(Reuters) - Monsanto Co (MON.N), the world’s largest seed producer, has approached Bayer AG (BAYGn.DE) to express interest in its crop science unit, including a potential acquisition worth more than $30 billion, according to people familiar with the matter.
The move underscores Monsanto’s unabated expansion drive after Switzerland’s Syngenta AG (SYNN.S) rejected its takeover approaches last year and agreed earlier this year to be acquired by ChemChina for $43 billion.
It also illustrates Monsanto’s determination to further consolidate its industry, as the global seed and crop protection market continues to suffer from high inventories and low prices for agricultural commodities.
Monsanto executives met in Chicago recently to discuss the company’s interest in Bayer’s agricultural assets, the sources said this week. Monsanto sees valuable synergies between its seed business and the crop protection assets of Bayer, the sources added.
Among the possibilities discussed were an outright acquisition of the crop science unit and a joint venture or other type of partnership between the two companies, the sources said. These talks were preliminary, and another meeting between the two sides has been scheduled for April, the sources added.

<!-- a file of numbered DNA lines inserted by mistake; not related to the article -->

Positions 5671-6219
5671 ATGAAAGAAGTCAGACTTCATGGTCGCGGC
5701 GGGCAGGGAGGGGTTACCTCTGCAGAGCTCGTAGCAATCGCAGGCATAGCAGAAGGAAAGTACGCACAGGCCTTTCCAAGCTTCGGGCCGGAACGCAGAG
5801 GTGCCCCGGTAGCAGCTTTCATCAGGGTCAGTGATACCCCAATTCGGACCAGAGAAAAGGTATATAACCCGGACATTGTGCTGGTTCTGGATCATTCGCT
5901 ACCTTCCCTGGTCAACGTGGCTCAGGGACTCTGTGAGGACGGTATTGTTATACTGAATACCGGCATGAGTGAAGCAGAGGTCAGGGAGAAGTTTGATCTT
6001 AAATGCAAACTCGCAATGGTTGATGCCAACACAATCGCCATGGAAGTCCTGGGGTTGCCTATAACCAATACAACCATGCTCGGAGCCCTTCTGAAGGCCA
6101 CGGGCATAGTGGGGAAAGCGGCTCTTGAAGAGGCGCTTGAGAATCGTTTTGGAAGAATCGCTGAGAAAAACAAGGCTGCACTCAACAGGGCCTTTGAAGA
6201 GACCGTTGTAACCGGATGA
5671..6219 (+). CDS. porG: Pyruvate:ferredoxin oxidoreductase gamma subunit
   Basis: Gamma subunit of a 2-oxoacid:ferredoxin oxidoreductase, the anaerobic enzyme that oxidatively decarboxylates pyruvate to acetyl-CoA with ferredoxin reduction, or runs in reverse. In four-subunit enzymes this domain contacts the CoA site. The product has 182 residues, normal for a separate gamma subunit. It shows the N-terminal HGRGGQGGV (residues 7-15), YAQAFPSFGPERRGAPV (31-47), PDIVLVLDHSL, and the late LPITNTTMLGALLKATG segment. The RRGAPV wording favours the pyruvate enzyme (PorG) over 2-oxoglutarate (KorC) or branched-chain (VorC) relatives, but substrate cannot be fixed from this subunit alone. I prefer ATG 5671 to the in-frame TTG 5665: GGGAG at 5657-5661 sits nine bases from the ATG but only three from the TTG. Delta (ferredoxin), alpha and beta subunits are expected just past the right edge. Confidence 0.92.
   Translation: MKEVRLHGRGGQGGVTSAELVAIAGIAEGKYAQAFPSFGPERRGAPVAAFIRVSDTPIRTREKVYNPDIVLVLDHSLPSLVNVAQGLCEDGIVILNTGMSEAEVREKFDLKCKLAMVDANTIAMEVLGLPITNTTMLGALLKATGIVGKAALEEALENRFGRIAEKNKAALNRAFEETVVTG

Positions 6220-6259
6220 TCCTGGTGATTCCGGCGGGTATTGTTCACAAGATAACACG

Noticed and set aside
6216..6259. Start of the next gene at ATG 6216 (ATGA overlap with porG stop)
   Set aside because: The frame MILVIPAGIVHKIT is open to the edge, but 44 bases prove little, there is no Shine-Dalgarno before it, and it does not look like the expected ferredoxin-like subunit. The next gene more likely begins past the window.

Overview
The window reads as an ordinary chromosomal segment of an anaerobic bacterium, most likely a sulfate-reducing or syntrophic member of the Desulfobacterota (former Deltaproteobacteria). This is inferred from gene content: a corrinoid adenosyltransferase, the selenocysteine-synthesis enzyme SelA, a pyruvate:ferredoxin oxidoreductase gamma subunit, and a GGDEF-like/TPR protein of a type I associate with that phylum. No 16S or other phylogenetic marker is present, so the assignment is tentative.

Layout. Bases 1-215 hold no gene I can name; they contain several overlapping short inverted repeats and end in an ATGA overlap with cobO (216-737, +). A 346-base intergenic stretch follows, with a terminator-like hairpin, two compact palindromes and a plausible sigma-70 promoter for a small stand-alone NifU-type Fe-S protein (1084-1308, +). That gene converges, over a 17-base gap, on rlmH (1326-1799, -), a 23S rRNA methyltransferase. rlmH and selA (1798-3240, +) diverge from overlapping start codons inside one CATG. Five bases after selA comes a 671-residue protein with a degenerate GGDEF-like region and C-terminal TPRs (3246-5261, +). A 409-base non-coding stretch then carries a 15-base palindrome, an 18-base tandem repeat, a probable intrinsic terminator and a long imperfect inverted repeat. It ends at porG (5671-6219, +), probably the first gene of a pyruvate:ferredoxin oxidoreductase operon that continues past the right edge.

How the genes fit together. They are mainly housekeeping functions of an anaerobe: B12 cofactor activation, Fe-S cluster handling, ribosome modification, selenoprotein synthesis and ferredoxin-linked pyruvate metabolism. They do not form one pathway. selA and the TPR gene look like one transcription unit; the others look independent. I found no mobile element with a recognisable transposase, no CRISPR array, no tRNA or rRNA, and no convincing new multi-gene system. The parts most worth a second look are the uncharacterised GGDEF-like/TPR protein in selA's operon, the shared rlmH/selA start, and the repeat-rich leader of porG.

Bayer has been holding the talks with Monsanto to probe its interest, the sources said. The German company currently has no plans to actively pursue a sale of its crop science division, the sources added.
The sources asked not to be identified because the discussions were confidential. Monsanto and Bayer declined to comment.
Bayer’s crop science division has businesses in seeds, crop protection and non-agricultural pest control. It had sales of 10.4 billion euros ($11.7 billion) in 2015 and posted adjusted earnings before interest, tax, depreciation and amortization of 2.42 billion euros.
Bayer is the second biggest player in crop chemicals, with an 18 percent market share, just behind Syngenta, which has a 19 percent share. Monsanto is a leader in seeds, with a 26 percent market share, followed by Dupont DD.N, with 21 percent. DuPont agreed last year to merge with Dow Chemical DOW.N.
Bayer said last year it planned to keep its crop chemicals business, saying it was an “integral part” of the German healthcare group. It has said it aims to concentrate on its core brands in crop protection.
It also wants to strengthen its position in its established crops - cotton, oilseed rape/canola, rice and vegetables – and to establish competitive positions in soybeans and wheat.
Reporting by Ludwig Burger in Frankfurt and Mike Stone in New Orleans; Additional reporting by Maria Sheahan in Frankfurt and PJ Huffstutter in Chicago; Editing by Leslie Adler